Skip to comments.Athletes Behaving Badly: What Happened to America’s Olympians?
Posted on 03/07/2006 5:57:37 AM PST by Mr. Silverback
Every two years, America looks to its Olympic athletes for an unparalleled display of drive, sacrifice, team spirit, and patriotism. Unfortunately, this year, many of our countrys best athletes provided us with a very different kind of display.
Drive and sacrifice? Much-hyped skier Bode Miller barely managed to step out of the local bars long enough to participate in his events. Not surprising, then, that he didnt win a single medal.
Team spirit? Speedskaters Chad Hedrick and Shani Davis provided a whole new twist on that concept, with their very public bickering.
Patriotism? How about figure skater Johnny Weir attending practices in a jacket with the old Soviet Union logo on it? Weir downplayed the outfit, explaining, I just admire Russian culture. Apparently, no one ever educated Weir on what the Soviet government did to Russian culture (and would have liked to have done to our own culture).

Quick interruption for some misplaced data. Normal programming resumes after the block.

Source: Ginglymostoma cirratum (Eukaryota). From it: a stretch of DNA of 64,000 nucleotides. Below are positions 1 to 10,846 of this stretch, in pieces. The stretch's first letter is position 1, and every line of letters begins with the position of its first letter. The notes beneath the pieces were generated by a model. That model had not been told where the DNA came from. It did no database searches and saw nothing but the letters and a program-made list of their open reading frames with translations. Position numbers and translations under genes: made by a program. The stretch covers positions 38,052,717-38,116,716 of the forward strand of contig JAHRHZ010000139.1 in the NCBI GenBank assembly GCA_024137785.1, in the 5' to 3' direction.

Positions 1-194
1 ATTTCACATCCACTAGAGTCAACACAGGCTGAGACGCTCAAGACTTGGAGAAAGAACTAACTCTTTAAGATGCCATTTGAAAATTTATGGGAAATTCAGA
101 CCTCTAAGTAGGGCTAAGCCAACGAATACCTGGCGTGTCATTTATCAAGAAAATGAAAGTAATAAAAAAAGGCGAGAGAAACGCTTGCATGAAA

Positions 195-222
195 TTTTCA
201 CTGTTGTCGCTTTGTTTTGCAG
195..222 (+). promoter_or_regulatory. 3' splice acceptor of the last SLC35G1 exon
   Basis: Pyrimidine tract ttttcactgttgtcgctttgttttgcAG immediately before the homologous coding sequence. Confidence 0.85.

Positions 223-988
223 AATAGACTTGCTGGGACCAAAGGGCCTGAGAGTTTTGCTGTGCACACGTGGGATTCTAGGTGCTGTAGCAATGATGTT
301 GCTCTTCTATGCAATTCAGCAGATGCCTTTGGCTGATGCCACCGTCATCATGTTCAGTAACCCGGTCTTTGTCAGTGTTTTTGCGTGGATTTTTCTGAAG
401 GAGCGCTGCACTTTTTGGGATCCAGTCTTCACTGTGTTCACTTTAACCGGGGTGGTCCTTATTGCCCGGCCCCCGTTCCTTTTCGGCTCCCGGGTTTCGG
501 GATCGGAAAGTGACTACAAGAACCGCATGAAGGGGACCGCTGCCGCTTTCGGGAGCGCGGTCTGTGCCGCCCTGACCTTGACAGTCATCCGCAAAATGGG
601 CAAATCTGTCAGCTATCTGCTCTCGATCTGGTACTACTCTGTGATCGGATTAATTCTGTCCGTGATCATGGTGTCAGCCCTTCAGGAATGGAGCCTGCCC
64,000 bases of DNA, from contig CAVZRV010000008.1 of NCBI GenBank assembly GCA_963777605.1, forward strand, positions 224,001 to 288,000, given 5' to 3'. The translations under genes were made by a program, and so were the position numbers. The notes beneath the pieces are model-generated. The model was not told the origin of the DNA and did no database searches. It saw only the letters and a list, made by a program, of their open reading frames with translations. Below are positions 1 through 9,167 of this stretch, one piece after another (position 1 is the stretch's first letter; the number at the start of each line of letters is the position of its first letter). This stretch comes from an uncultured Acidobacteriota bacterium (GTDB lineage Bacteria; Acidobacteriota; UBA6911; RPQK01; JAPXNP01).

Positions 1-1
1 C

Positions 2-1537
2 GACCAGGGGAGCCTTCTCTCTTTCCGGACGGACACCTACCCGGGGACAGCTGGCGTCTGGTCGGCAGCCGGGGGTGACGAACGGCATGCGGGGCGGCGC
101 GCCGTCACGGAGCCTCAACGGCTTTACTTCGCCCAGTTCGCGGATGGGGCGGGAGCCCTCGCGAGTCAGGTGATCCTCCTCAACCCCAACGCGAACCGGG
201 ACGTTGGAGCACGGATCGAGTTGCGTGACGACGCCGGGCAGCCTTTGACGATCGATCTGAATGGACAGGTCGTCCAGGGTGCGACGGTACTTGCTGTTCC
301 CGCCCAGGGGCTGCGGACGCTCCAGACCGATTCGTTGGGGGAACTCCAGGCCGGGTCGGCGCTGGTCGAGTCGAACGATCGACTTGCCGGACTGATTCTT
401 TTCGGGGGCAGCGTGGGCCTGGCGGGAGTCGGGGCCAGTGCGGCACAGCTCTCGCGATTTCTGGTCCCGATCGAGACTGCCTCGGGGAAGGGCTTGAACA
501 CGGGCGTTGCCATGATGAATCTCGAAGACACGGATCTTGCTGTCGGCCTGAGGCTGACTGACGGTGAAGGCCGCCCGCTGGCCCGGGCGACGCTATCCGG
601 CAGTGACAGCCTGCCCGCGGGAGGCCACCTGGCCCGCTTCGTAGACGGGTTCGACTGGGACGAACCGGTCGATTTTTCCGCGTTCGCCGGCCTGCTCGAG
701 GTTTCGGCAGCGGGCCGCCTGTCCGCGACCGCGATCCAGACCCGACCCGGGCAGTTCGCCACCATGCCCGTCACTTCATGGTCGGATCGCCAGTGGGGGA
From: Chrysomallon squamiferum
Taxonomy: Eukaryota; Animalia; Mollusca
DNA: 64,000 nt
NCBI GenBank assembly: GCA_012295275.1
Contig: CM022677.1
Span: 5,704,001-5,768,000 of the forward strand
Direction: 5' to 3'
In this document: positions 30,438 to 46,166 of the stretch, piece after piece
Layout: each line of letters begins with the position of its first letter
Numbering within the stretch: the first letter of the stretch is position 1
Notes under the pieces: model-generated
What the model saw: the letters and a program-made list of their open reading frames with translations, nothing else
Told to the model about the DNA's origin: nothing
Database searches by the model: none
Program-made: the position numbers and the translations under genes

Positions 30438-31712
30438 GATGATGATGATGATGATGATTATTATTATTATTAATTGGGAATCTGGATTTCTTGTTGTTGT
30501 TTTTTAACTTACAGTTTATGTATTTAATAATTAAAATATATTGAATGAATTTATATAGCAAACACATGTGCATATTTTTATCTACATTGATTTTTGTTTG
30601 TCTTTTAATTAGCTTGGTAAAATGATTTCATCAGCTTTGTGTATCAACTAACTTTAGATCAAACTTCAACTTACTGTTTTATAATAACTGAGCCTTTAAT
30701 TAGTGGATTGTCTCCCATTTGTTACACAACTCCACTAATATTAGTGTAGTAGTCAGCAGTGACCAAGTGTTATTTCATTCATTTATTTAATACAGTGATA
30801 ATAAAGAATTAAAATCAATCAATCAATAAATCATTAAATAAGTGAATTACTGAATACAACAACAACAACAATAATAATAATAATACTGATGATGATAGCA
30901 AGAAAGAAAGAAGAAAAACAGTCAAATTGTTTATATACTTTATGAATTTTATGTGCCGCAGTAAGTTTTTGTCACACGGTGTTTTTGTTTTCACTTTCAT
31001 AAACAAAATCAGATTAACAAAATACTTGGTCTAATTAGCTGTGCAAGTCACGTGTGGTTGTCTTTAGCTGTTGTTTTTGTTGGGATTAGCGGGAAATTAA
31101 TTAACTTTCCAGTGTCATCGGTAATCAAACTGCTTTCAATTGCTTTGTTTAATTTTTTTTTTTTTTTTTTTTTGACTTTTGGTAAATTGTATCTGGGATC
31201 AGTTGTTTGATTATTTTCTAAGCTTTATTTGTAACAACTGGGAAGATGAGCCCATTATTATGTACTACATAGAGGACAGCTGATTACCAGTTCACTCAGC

The list goes on: Aerialist Jaret Peterson was expelled from the Games for punching an acquaintance. Snowboarder Lindsey Jacobellis decided to show off on her way to the finish line, resulting in a fall that cost her the gold. Hockey player Mike Modano skipped his final team meeting after the U.S. team was eliminated, and then publicly blasted USA Hockey for forcing him to make his own travel arrangements.
It wasnt just about winning or losing gold medals either. Figure skater Sasha Cohen and mogul skier Toby Dawson didnt manage to win gold, but both were honored by the U.S. Olympic Committee for their fighting spirit and mature attitude. And there were plenty of other examples of inspiring behavior, like speedskater Joey Cheeks donating his entire winnings to refugees from the Sudan. But it seemed as if, for every feel-good story to come out of the Olympics, there were at least four or five that made us cringe.